Ever since the Florida fiasco of 2000, every Tom, Dick and Hanging Chad is eager to point out that it is the Electoral College, not the popular vote, that determines the winner of the U.S. presidential election. These budding federalists often fail to note that unless the popular vote differential between the candidates is less than one percent, that total will reveal the victor, but they raise an important point.
Apart from the profound Constitutional significance of the Electoral College – to wit, each state is allotted votes equal to its number of Senators and Congressmen, plus 3 for D.C., for a total of 538, requiring 270 to win – it is extremely handy for those of us watching the election on television.
Since we cannot know the popular vote total until all ballots are counted nationwide, the state-by-state results, assuming proper restraint is used in projecting the winner (Tom Brokaw, call your office), can give us an early indication of who will be the next President of the United States. This year, we can divide states into three major categories.
First, there are “Go To Bed” states. That is, if Democratic Sen. Barack Obama wins any one of these, you can say goodnight to your loved ones (and perhaps to the North American Free Trade Agreement, but that’s another story) and get some sleep. This category includes Ohio, with 20 Electoral College votes, and Florida, with 27. These are points that Republican Sen. John McCain likely cannot make up elsewhere on his path to 270, so the loss of either state would signal the end of the election.
Also worthy of “GTB” status is Missouri. Although the Show-Me State has only 11 Electoral College votes, it is a bellwether, having backed the winner of every presidential election for the past 100 years, with the exception of 1956. And, not for nothing, if McCain cannot capture this mostly conservative state in the center of the country, it means he is having a really bad night.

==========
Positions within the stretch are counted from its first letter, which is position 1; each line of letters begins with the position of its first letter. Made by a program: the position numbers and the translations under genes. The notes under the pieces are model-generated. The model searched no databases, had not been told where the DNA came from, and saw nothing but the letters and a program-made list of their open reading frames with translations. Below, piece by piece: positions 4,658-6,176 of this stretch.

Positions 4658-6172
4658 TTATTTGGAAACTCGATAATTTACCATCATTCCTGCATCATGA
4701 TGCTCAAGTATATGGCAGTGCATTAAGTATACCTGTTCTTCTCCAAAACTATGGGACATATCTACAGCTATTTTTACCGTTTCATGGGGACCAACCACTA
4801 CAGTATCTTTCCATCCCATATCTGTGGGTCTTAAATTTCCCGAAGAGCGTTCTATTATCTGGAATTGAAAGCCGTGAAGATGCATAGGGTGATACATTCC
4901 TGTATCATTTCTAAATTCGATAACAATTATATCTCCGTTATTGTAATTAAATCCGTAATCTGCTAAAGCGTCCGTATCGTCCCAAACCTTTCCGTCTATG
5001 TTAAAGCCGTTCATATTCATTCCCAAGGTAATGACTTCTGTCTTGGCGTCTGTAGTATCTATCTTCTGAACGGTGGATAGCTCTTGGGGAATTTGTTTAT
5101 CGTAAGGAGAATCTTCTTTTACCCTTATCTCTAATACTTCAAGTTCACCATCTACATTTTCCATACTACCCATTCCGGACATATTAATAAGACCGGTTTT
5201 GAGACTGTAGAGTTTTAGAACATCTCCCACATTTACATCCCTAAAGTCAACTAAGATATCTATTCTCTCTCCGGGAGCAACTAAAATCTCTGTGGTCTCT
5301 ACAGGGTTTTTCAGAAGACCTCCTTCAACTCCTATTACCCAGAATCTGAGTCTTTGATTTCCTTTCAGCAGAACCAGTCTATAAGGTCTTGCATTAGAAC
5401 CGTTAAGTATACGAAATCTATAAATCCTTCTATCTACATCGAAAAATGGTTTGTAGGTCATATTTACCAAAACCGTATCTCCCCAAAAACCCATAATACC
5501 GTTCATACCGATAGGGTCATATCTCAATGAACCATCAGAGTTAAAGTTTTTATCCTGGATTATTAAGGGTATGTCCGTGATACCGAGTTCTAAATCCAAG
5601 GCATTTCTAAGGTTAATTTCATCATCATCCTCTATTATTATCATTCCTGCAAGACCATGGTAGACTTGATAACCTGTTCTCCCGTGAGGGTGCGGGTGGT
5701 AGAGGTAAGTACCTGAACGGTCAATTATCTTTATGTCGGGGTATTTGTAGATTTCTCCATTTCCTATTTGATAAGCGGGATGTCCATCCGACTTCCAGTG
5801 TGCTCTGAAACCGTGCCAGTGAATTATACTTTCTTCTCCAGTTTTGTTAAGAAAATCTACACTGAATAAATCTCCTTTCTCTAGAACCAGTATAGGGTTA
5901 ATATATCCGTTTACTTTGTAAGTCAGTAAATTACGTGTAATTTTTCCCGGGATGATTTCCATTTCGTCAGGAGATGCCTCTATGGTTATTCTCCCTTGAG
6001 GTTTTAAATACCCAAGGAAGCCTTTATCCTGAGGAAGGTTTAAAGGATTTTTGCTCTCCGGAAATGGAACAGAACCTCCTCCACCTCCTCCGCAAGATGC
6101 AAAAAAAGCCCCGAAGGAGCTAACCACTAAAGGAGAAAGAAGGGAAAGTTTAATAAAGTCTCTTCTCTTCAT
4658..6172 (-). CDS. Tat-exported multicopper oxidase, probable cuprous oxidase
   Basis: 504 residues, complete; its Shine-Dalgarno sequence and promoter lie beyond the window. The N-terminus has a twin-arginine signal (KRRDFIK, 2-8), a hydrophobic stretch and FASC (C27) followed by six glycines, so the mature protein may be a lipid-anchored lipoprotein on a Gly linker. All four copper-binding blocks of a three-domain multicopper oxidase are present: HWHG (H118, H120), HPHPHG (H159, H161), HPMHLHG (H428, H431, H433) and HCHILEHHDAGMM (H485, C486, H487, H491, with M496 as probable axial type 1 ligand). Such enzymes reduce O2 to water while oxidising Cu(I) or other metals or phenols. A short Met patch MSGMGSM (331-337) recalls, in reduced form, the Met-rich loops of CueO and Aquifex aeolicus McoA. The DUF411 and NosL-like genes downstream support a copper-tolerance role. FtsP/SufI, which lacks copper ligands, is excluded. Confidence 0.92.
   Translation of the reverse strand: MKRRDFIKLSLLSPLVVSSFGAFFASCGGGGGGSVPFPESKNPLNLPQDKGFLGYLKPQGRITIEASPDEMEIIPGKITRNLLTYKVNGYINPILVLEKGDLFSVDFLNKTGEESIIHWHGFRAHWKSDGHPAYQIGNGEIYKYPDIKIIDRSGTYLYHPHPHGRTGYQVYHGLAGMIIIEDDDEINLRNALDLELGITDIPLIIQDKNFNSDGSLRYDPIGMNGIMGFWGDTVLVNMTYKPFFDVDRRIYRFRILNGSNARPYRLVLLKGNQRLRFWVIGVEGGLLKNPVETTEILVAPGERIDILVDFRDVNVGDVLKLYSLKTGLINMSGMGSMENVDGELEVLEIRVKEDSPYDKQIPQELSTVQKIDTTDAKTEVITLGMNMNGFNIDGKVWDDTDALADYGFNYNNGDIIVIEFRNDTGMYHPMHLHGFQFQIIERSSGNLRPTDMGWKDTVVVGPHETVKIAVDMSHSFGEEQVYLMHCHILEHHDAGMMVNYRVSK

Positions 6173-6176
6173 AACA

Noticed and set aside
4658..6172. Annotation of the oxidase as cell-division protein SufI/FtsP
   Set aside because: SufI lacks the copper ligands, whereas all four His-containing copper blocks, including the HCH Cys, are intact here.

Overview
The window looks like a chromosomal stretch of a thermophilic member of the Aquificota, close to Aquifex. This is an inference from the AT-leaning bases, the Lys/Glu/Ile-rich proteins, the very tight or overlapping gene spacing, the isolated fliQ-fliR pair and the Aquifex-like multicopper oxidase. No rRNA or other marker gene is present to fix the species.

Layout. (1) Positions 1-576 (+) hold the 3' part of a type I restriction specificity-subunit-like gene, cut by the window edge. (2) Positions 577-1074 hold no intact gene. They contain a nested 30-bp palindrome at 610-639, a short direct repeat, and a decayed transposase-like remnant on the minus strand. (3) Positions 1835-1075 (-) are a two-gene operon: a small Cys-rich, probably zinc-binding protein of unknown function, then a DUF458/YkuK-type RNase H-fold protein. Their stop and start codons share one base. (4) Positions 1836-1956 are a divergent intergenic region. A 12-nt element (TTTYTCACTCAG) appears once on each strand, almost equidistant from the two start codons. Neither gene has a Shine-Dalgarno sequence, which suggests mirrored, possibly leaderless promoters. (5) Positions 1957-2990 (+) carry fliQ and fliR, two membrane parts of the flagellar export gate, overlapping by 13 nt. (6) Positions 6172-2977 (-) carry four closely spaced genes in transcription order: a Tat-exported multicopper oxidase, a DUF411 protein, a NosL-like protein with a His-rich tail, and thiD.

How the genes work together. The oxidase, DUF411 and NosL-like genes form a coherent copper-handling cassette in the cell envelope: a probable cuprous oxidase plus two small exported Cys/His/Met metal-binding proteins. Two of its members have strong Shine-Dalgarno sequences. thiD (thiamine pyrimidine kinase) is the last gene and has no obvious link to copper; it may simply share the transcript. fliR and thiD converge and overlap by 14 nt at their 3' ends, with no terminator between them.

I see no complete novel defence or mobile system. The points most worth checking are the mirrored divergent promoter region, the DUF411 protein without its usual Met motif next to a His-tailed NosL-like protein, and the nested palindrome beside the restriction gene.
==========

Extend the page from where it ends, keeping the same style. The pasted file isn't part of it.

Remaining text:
Conversely, if McCain wins Pennsylvania, make popcorn – we might be up for awhile. With 21 Electoral College votes, this Democratic stronghold has been inching toward the GOP this season, aided by unkind remarks about its citizens from Obama and Rep. John Murtha. Another “Make Popcorn” state is Iowa, with 7 Electoral College votes. The Hawkeye State was supposed to be safe for Obama, but he has felt the need to campaign there in the closing days. The unexpected pick-up of either of these states would buffer McCain against losses elsewhere in the country.
Finally, there are “Put On Your Pyjamas” states (if people wear pyjamas anymore). If McCain loses one of these, things look grim, but hang in for a bit. These include Virginia (13 EC votes), Georgia (15), and North Carolina (15) in the South. Out west, as later polls come in, look at Colorado (9). As for Nevada (5), if McCain loses there, put on your pyjamas and drink some warm milk. But by that time, we will likely know what happened in Ohio, Pennsylvania and Florida, so we will either be snacking or snoring.
If the above analysis seems too tidy to be true, try this twist: Suppose McCain pulls an upset in Pennsylvania but loses Ohio? In that case, when you say your prayers before bed, thank the Good Lord that democracy can be so exciting.
Theo Caldwell, President of Caldwell Asset Management, Inc., is an investment advisor in the United States and Canada.